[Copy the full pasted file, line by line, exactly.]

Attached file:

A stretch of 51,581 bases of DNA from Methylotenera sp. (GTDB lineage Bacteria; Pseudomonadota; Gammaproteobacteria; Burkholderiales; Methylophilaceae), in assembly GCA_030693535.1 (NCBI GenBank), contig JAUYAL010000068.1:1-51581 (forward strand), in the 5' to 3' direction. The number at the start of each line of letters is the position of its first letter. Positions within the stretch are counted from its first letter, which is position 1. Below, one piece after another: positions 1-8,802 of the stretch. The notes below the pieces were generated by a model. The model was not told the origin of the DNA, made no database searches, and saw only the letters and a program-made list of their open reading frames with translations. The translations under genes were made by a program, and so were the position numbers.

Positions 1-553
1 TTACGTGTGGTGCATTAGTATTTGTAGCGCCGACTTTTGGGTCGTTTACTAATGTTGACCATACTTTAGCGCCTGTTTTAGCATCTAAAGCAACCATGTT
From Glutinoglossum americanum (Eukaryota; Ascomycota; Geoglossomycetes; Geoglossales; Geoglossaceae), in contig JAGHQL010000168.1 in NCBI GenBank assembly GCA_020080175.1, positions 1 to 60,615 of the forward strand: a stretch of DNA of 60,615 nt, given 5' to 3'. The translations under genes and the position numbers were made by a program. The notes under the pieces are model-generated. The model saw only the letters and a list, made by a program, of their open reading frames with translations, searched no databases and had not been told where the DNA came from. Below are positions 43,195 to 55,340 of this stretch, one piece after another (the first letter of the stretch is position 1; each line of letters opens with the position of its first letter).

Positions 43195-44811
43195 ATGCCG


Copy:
A stretch of 51,581 bases of DNA from Methylotenera sp. (GTDB lineage Bacteria; Pseudomonadota; Gammaproteobacteria; Burkholderiales; Methylophilaceae), in assembly GCA_030693535.1 (NCBI GenBank), contig JAUYAL010000068.1:1-51581 (forward strand), in the 5' to 3' direction. The number at the start of each line of letters is the position of its first letter. Positions within the stretch are counted from its first letter, which is position 1. Below, one piece after another: positions 1-8,802 of the stretch. The notes below the pieces were generated by a model. The model was not told the origin of the DNA, made no database searches, and saw only the letters and a program-made list of their open reading frames with translations. The translations under genes were made by a program, and so were the position numbers.

Positions 1-553
1 TTACGTGTGGTGCATTAGTATTTGTAGCGCCGACTTTTGGGTCGTTTACTAATGTTGACCATACTTTAGCGCCTGTTTTAGCATCTAAAGCAACCATGTT
From Glutinoglossum americanum (Eukaryota; Ascomycota; Geoglossomycetes; Geoglossales; Geoglossaceae), in contig JAGHQL010000168.1 in NCBI GenBank assembly GCA_020080175.1, positions 1 to 60,615 of the forward strand: a stretch of DNA of 60,615 nt, given 5' to 3'. The translations under genes and the position numbers were made by a program. The notes under the pieces are model-generated. The model saw only the letters and a list, made by a program, of their open reading frames with translations, searched no databases and had not been told where the DNA came from. Below are positions 43,195 to 55,340 of this stretch, one piece after another (the first letter of the stretch is position 1; each line of letters opens with the position of its first letter).

Positions 43195-44811
43195 ATGCCG